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The New Student's Reference Work/Artificial Ice

ARTIFICIAL ICE

NSRW Artificial Ice - water condenser.jpg
NSRW Artificial Ice - filters.jpg
From Brown Bros. From Brown Bros.
HOW ARTIFICIAL ICE IS MADE. In making artificial ice the first step is to get pure water. The water is boiled and then allowed to stand so that the impurities may settle. After this sediment has settled the water is drawn off and distilled; that is, it is turned into steam and this steam is condensed back into water, as your breath condenses on the window on a cold day. This picture shows a condenser. In the condenser is a series of parallel pipes inside of which cold water is kept running. The steam to be condensed comes in through one of the large pipes which enter the condenser at the top. The other large pipe supplies the cold water and connects with the coil of smaller pipes inside. As the steam is condensed into water it falls to the bottom of the condenser and passes out through the pipe at the end of the condenser nearest you. Distilled water is run through several kinds of filters. In this illustration the two large cylinders you see in the rear are charcoal filters. After the water has passed through these cylinders it is pumped through pipes into the kind of filters at which you see these men at work. The men are putting on a fresh filter cloth. Over this cloth is fastened another and coarser filter of perforated metal. Under the cloth is another disk of perforated metal. The water enters by the small pipe in the rear, is forced through the perforated metal and cloth and comes out into the larger pipe you see in front.
NSRW Artificial Ice - cooling pipes.jpg
From Brown Bros.
After the water leaves the condenser it is still warm, so it is made to pass through another series of parallel pipes. Over these pipes a spray of cold water is kept playing, which still further cools this distilled water on its way to the filters shown in the next illustration. In making artificial ice the greatest care is taken to secure pure water. Before it is even distilled in the condensing system this water is boiled and then allowed to stand so that the impurities may settle. It is then drawn off from this settling tank, converted into steam and condensed.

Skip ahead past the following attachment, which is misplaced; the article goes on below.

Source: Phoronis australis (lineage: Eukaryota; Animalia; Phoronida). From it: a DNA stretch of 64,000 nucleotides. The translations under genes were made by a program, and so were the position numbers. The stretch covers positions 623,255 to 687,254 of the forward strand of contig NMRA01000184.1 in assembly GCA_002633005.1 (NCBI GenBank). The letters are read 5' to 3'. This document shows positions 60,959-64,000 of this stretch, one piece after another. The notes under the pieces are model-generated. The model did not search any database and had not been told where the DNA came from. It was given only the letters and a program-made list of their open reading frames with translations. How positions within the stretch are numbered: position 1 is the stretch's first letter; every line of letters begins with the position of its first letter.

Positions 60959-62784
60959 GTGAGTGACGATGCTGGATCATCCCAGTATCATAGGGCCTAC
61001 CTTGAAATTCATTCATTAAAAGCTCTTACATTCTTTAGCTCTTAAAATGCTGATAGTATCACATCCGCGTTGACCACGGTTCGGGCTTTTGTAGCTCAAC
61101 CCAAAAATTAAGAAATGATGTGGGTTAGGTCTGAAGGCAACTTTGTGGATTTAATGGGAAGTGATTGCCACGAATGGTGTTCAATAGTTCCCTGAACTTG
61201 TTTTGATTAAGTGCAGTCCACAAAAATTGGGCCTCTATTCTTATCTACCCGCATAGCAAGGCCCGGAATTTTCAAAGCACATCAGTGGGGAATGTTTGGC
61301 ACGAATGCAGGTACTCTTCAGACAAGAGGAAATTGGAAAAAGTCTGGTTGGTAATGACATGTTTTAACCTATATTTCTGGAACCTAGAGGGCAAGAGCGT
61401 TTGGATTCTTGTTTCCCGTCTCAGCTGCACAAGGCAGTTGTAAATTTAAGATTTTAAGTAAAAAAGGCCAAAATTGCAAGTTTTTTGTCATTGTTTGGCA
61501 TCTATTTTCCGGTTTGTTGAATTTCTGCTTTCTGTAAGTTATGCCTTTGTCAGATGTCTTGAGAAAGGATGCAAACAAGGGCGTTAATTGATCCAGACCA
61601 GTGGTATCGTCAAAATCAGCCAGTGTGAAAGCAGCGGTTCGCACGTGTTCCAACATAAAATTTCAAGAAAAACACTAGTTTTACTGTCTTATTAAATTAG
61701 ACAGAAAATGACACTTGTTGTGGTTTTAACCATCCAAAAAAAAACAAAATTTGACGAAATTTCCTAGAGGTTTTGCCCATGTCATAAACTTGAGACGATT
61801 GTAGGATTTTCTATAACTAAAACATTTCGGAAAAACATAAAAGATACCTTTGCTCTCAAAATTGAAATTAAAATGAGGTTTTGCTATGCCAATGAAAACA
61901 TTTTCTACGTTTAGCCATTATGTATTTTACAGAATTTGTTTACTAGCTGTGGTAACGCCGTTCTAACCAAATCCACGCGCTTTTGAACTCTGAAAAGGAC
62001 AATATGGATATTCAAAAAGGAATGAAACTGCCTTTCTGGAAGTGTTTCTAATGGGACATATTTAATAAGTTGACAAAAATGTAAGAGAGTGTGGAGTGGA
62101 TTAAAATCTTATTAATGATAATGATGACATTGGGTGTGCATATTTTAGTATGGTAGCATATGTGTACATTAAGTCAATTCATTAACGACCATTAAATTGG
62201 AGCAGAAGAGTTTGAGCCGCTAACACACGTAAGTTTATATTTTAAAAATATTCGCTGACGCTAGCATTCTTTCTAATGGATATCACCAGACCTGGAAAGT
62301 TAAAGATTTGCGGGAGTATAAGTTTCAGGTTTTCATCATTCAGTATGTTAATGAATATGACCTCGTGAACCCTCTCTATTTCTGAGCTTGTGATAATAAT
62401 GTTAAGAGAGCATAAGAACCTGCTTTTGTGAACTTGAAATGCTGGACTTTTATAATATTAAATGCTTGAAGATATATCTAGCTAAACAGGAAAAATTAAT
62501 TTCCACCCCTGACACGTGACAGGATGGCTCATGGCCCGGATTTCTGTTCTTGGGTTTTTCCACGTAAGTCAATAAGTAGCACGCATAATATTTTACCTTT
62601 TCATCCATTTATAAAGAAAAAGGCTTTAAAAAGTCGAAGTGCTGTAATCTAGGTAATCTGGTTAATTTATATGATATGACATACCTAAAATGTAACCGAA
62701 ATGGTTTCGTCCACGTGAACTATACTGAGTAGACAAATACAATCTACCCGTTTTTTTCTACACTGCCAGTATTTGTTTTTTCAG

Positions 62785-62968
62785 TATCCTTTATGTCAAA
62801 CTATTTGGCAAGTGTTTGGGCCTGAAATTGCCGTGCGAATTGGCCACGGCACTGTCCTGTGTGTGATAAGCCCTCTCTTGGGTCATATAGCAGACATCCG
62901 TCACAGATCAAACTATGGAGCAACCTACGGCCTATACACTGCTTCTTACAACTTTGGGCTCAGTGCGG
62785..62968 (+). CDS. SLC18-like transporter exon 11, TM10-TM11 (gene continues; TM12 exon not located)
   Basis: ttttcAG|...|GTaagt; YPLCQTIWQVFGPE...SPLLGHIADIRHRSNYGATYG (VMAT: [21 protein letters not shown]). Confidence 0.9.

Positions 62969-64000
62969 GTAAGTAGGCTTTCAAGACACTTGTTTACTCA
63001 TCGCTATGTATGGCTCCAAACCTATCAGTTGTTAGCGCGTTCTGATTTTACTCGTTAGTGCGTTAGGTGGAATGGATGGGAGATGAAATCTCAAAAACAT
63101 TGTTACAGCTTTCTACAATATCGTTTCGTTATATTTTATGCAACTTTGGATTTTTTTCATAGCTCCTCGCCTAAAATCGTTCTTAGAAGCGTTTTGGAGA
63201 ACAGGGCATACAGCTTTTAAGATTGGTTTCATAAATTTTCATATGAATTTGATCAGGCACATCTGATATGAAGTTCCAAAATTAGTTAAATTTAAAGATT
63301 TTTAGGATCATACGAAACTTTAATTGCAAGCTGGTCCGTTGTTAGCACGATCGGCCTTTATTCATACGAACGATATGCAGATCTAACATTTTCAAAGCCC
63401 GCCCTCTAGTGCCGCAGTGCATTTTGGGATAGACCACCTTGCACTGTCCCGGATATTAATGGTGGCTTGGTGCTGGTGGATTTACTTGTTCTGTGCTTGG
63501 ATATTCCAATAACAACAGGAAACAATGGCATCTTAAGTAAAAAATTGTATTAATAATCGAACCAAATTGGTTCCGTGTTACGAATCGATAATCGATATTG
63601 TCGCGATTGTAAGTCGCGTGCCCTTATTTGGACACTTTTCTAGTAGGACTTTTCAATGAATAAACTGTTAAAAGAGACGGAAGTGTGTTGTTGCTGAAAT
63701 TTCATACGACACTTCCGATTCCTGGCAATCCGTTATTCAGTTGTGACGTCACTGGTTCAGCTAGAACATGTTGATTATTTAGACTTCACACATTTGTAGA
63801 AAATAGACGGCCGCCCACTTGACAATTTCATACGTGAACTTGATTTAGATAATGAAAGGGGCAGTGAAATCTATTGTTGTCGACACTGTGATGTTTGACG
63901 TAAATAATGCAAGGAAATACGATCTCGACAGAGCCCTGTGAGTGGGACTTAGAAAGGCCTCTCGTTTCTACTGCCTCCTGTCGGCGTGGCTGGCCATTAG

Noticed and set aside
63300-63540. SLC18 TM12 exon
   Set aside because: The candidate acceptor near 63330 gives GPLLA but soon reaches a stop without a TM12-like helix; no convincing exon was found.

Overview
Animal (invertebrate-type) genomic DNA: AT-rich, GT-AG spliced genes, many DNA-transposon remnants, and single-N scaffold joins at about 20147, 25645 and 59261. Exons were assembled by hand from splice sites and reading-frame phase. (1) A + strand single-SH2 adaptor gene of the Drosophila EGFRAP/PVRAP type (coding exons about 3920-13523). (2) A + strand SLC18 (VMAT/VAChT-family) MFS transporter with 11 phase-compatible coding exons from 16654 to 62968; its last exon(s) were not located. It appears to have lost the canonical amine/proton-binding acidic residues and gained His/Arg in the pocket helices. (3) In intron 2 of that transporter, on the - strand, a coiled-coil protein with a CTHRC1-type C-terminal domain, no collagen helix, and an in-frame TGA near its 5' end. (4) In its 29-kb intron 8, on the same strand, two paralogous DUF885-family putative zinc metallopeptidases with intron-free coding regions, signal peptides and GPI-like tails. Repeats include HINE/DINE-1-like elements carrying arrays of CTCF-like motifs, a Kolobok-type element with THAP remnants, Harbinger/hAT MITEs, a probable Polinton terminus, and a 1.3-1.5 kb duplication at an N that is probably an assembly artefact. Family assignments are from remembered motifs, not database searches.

NSRW Artificial Ice - filling cans.jpg
NSRW Artificial Ice - compressor pipes.jpg
From Brown Bros. From Brown Bros.
This man is filling the cans with distilled water. It is in these cans the ice is made. On the bottom of the tube you see held in its place in the can with braces is a valve, opening upward. When this valve is pressed against the bottom of the can it lets out enough water to fill the can almost to the top. When the water reaches a certain height it is stopped by a floating check valve. A floating check valve is one which has a hollow metal ball attached so that when the water in which it floats reaches a certain height it turns the valve and either shuts off the water or releases it, as desired. Most artificial ice is made by what is called the compressor system. It is called the compressor system because the ammonia with which che freezing is done is first compressed by means of powerful steam pumps. These pumps then force it through pipes over which cold water is running. This cold water bath still further condenses the gas to a liquid state, which drives out all the heat there is in it. The illustration shows how water is kept playing on the pipes containing the compressed ammonia.
NSRW Artificial Ice - immersing water cans.jpg
NSRW Artificial Ice - extracting cans of ice.jpg
From Brown Bros. From Brown Bros.
After the ammonia has been condensed to a liquid state. It passes into a great cylinder called an evaporator. Here it begins to expand again back to a gas and passes into parallel pipes like those you have just seen. But these pipes run through a tank filled with brine. When the ammonia is condensed to a liquid form it gives up all its heat, just as water does when it turns to ice. Then, when it is allowed to expand in passing through the pipes in the brine tank, it absorbs the heat from the brine and makes it freezing cold In this brine tank are set the cans of distilled water to be frozen. This illustration shows the cans being lowered into the brine. After the cans have been lowered into the tank they are covered with wooden slabs that fit down into them. The cans are allowed to remain in the brine until the distilled water becomes a solid block of ice. They are then lifted out by a crane, such as you see this man working with and carried by an overhead trolley to the “thawing off” tank. This tank contains warm water. This man is lowering the cans into this warm water tank. They are allowed to remain just long enough to loosen the ice from the can. After the ice is loosened twenty or more cans are emptied of their ice at the same time and the ice is taken to the store house.